Internal Ball Return vs. Tubes

One of the two most important design features that characterize ball screws is the ball return system (the other being rolled vs. ground shaft construction – more on that here).

Steinmeyer pioneered internal return technology. In fact, we’ve never used a tube! With tube returns, balls are forced to change direction, occurring twice – at each end of the tube – at an angle of 90 degrees. Such extreme motion causes higher frictional losses, increases the risk of ball jamming, and leads to higher friction torque variation. Another problem with tube returns is loss of lubricant. The port where the tube enters the nut body is very difficult to seal.

Our design philosophy for return systems is guided by one main principle: follow the natural trajectory of the ball.  All Steinmeyer returns are based on tangential deflection – an approach that minimizes the required forces and results in higher efficiency and reliability.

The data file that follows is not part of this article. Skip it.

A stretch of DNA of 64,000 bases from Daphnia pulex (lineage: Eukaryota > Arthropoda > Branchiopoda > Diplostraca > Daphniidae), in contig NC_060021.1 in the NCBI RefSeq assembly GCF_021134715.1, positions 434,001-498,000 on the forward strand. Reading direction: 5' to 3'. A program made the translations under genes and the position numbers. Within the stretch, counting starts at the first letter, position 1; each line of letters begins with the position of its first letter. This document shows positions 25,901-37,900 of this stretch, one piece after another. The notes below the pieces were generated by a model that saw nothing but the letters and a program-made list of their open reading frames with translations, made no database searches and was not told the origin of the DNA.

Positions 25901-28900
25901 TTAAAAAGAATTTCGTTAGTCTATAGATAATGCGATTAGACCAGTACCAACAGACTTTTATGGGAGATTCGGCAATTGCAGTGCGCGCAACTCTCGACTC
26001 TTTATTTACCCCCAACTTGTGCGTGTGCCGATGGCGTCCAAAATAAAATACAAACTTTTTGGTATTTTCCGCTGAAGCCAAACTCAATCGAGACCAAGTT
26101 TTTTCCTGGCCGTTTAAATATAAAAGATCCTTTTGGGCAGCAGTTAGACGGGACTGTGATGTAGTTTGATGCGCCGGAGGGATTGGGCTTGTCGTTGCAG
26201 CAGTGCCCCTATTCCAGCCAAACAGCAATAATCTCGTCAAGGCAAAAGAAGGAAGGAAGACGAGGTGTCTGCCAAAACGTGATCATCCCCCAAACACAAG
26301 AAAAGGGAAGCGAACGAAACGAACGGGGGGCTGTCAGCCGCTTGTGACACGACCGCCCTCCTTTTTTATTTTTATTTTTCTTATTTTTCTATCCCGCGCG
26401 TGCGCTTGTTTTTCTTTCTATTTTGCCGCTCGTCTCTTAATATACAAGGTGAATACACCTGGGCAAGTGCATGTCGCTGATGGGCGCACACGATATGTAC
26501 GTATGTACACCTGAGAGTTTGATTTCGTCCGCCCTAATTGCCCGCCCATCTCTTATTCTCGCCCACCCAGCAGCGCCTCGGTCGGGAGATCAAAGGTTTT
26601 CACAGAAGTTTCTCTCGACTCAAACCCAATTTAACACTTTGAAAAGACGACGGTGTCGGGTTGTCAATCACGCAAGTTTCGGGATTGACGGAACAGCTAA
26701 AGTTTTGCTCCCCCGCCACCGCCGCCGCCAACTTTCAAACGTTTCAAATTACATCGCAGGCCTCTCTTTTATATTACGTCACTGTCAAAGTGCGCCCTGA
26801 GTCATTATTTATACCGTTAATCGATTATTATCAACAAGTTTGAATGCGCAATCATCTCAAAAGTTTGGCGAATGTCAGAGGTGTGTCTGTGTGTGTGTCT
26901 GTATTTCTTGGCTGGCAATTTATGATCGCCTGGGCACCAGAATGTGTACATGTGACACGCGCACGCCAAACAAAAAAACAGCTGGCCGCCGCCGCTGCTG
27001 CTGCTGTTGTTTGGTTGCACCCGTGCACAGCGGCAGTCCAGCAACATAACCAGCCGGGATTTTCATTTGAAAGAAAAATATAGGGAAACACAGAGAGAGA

You may have heard that internal returns are incompatible with rapid design and high volume manufacturing. We solved this challenge long ago with technology and engineering know-how. All of our deflectors are fabricated in-house by milling or by additive methods. Combined with modern CAD tools, we design and produce a variety of complex shapes in high volume for customers around the world.

It’s our firm belief that our internal return technology is second to none. It is being successfully used in many demanding applications in machine tools, aerospace, and other applications.

Frankly, we have yet to find an application where tube returns out-perform internal returns.

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